I was one of those struggling readers. I didn’t become a reader until fifth grade. That puts me in league with two twenty-five-year-old single mothers whom Julie Pangrac of Project READ introduced me to. They told me their story Continue reading
Look who’s going on a journey
Look who isn’t.
For months before his first trip
All eyes and ears, Dana gathered data,
Like a data vacuum cleaner.
Six weeks ago he tested his new apparatus for the first time.
Now, all systems GO, he’s on his journey.
Let the games begin.
Does this tweak your heart to ponder something?
Imagination is more important than knowledge –Albert Einstein
Art teacher Merry Lanker moved around the room reacting, commenting, helping fourth graders with their drawings, and drawing out the creativity in her students. On the smartboard in the front of the room was a photo of the Edvard Munch’s painting “The Scream” (1893). Continue reading
At dinner one evening in the fall of her high school sophomore year my daughter Lizzie said, “The new science teacher is not a good teacher. He just isn’t teaching right. I can’t understand what he is trying to do.” Continue reading
Chloe went to the large urban grade school, and her parents were very engaged in her “education.” In fourth grade when Chloe’s homework was too easy, her parents sent notes to the teacher. When she came home from school to report that the work was stupid, the parents set up a parent-teacher conference. Finally, in fifth grade they sent her to a school for gifted and talented kids that focused exclusively on making sure that each student was challenged academically.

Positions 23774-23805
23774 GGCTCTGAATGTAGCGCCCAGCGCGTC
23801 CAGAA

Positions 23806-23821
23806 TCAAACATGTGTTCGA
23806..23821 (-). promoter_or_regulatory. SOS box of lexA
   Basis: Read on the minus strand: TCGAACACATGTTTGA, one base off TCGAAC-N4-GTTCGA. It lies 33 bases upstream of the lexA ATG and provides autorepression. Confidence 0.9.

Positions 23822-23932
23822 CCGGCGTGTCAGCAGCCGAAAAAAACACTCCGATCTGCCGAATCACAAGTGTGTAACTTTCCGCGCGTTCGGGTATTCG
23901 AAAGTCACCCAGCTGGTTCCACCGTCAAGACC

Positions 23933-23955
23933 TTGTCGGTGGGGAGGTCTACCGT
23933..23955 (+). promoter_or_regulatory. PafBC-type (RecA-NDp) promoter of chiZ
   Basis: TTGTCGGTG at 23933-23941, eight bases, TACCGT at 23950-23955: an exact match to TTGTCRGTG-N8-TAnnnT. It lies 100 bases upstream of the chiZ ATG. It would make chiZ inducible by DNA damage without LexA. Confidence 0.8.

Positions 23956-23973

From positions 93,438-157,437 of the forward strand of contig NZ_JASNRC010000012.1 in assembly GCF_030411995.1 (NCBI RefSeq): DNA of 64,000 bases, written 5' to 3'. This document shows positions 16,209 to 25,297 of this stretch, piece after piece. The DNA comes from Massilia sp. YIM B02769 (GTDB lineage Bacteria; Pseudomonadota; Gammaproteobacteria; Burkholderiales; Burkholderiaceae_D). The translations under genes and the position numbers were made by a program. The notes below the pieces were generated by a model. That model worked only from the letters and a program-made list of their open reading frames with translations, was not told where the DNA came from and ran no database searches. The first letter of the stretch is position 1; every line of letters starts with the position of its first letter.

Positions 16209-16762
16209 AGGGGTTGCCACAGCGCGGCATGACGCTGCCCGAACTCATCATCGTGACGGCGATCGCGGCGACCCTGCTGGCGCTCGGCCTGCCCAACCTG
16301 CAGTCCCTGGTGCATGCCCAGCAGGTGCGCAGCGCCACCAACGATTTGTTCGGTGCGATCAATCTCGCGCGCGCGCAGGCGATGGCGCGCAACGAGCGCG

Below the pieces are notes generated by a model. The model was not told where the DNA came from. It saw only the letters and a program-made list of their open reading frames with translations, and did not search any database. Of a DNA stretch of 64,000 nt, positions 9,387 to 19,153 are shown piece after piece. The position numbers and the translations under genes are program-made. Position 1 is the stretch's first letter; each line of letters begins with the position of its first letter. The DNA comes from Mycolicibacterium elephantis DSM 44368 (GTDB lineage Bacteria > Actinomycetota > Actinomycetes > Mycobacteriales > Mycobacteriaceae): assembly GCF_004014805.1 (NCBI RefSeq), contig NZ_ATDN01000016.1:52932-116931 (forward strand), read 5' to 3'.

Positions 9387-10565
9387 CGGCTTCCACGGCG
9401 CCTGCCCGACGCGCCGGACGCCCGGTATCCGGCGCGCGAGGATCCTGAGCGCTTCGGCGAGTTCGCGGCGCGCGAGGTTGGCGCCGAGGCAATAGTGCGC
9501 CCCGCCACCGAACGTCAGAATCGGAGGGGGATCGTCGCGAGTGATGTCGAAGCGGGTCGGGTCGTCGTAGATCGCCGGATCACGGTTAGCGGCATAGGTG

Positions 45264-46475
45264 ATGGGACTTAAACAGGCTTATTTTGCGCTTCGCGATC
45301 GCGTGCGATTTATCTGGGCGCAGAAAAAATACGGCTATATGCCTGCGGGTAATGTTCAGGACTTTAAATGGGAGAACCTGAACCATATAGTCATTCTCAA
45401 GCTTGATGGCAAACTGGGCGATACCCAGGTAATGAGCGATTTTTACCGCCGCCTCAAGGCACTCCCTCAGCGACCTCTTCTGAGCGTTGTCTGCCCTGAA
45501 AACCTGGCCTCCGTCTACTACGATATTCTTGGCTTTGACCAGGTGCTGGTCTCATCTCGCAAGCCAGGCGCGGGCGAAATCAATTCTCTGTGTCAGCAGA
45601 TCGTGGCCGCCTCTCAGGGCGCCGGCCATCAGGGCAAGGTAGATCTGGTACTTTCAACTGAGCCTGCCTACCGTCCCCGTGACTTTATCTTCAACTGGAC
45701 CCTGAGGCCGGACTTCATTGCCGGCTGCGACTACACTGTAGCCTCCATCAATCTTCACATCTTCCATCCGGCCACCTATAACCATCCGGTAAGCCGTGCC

Chloe’s social skills (never her strong point) became weaker and weaker, Continue reading
Marty Dutcher, a colleague whose first career was early childhood education, told me about a guy named Tom he used to hang out with in his twenties. Tom especially liked to listen to Marty play the guitar.
On one day when Marty asked him to sing along, he said “I can’t. I’m tone deaf.”
“Who told you that,” asked Marty,
“My first grade teacher,” his friend replied.
“She was wrong. She shouldn’t have said that,” said Marty.
“No, really, I am.”
“No, really you are not. If you were tone deaf, you wouldn’t enjoy my music,” said Marty, who then proved to him that he wasn’t. Continue reading
A blog post entitled: “Let’s get that baby moving! Part 2” is an example of parent education one might call “Helicopter Training.”
Watch the last 2 minutes of this seven minute video of a 9-month-old baby. What do you see? Continue reading
Parents and teachers would do well to observe Yom Kippur all year round
A two-year-old boy entered a Montessori classroom clinging to his mother. While she talked to the teacher, he hung on her leg looking anxiously around the room. He cried when she left and glued himself to the window. One teacher remained seated eight feet away, calmly watching, waiting, engaging with a student who showed her an apple, then helping another unscrew a cap.
What would you make of this bad behavior?
Ashley was pushing her daughter Ella in the stroller through Nordstrom to the men’s department to buy a shirt for father’s day.
At the foot of the escalator Ella said: “Can we go up to the video?”
“Not this time, Sweetie,” responded Ashley. “I want you to stay with me, so I can just find a shirt for Daddy, and then we can go.” Continue reading
Finding genius is not about finding ability. Finding genius is about unlocking the creative potential of the human brain.